Solution? Go visit your local library and pick up some audio books! It may not be quite the window to the outside world you're used to with the T.V., but it's something to keep you company, it won't put your children into a zombie-like trance (like the T.V. does to my son), and your children will probably enjoy it! Not to mention, it can help improve their literacy skills (much more than T.V. can).

Another perk of audio books? I rarely have time to sit down and just read lately it seems. But with audio books I can listen while I cook, clean the kitchen, fold the laundry, or play on the floor with my son. It's a great way for me to catch up on some of the reading I've been wanting to do.

There are many options when it comes to finding audio books. There are MP3s, CDs, and cassettes. Not many people still have cassette players, but if you do, I've found that there's quite a bit more selection to choose from at the library. Also, podcasts are an option. I like to listen to podcasts from Just One More Book and Children's Book Radio. As well as podcasts from my church, and Mars Hill.

In the photo above, you can see what we've been listening to lately around here. The Phantom Tollbooth and Mama Don't Allow are from the library. Just So Stories and The Story Tree were Christmas gifts from Isaac's Gramma and PaPa.

My son is only six months old, so he only has a very limited appreciation (if any) of audio books, but I still pick up audio CDs of picture books and JV fiction. Partly because I enjoy hearing those too!

The T.V. stays off during the day at our house for the most part (football on the weekends is the big exception). We do the majority of our T.V. watching in the evening, after our son is asleep (thank you, DVR). We aren't totally anti-T.V., but we don't really want our son watching a ton of it. Especially not before he turns two-years-old.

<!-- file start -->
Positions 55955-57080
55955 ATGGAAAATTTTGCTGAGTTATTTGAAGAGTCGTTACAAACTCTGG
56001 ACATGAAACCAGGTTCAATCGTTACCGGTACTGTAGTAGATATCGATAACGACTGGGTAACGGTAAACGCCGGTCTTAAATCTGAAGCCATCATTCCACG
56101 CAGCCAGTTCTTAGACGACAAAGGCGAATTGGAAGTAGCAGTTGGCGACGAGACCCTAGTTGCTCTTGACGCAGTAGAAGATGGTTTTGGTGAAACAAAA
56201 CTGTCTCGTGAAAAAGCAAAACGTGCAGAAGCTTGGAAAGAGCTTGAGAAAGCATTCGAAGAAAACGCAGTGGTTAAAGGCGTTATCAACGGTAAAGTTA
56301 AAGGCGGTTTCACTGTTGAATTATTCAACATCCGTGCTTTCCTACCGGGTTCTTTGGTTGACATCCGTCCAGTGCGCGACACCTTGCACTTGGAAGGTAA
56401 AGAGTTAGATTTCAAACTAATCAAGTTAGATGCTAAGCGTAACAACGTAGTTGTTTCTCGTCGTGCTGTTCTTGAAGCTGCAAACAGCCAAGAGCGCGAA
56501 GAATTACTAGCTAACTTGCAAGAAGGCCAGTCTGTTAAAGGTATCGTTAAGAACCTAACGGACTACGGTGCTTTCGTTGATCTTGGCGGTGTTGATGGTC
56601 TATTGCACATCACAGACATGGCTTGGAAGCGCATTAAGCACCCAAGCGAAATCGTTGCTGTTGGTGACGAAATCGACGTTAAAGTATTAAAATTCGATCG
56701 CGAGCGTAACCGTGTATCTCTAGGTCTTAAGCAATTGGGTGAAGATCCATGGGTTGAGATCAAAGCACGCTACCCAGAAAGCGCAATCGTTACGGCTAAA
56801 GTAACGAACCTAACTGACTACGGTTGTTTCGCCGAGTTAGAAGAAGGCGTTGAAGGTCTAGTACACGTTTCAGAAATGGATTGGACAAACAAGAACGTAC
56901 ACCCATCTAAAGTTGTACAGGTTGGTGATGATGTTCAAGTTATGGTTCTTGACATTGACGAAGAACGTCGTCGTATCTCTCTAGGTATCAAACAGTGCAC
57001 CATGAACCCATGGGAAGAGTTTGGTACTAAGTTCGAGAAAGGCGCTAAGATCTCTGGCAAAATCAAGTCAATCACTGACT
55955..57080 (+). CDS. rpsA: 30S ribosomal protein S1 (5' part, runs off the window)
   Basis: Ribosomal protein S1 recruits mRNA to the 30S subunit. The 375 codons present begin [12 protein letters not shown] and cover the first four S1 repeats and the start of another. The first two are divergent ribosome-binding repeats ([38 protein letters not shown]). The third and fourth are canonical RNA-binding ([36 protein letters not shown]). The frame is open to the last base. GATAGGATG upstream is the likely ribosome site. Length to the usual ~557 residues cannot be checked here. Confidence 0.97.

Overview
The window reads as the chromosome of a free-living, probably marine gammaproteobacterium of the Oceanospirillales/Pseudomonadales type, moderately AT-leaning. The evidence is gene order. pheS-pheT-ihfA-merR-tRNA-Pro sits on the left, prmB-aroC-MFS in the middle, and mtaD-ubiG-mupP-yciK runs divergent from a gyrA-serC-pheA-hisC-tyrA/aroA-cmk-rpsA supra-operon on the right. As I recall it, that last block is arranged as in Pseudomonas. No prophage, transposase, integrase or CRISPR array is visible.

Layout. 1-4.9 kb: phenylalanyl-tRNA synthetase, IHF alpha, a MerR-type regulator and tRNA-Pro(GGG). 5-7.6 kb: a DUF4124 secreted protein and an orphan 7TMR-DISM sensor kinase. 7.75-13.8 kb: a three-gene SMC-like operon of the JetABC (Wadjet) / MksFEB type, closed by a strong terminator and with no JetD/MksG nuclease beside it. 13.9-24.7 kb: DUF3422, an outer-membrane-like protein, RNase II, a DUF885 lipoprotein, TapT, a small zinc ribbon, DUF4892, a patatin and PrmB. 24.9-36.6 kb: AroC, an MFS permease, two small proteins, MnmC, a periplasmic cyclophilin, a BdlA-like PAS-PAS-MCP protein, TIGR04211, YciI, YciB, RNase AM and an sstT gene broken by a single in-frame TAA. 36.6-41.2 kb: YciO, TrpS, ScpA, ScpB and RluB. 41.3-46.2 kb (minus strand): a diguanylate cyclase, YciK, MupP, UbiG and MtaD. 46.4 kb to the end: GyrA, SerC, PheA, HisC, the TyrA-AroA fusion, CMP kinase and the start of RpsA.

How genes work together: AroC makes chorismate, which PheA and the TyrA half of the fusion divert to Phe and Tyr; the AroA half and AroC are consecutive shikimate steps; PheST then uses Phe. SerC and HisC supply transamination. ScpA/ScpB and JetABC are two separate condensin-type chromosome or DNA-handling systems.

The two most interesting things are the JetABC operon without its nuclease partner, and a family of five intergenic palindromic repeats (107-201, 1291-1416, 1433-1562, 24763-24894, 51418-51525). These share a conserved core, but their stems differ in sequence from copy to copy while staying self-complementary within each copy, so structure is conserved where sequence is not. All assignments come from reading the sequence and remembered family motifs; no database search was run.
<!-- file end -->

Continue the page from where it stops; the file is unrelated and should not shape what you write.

So go ahead, dust off that old boom-box (check out my huge one in the photo above) and turn off Dr. Phil. You'll be glad you did!

Oh, and let me know what some of your favorite audio books are!

Thursday, January 22, 2009

The Hat - Lesson Reflection

The Hat, by Jan Brett, was a hit... as anticipated (See Tuesday's post for a review of the book). Here are some thoughts about yesterday's predicting lesson:
  •  My first group session was a little crazy. The students just got so excited during our activity we did during the read-aloud. They had a difficult time staying seated and staying quiet long enough for me to read each page. I mean, I love that they're so engrossed in the story and our activity, but I don't enjoy having to say, "On your bottom, please," over and over... and over.
  • I gave the students complete creative freedom with their "hats" and puppet. No regrets there.
  • Keeping the order during a unit on predicting proves to be quite tricky, because each child is eager to get their prediction out first as we go through each story. I hate to enforce strict rules about raising hands and what-not too much, because I want them to feel free to chime in and say what they're thinking, and I want it to be fun. But perhaps I need to put more focus on this?
  • Conversations between the puppets were a riot!
  • Yesterday we used some paper puppets to do predicting during The Hat. The students each couldn't wait for it to be their turn to predict with their animal puppet. After one student's turn had passed, he immediately said, "Can we read the story again?" I said, "We still are reading the story!" I love when they are so blantantly excited about our story and what we're doing. Motivating and Empowering readers?? Check!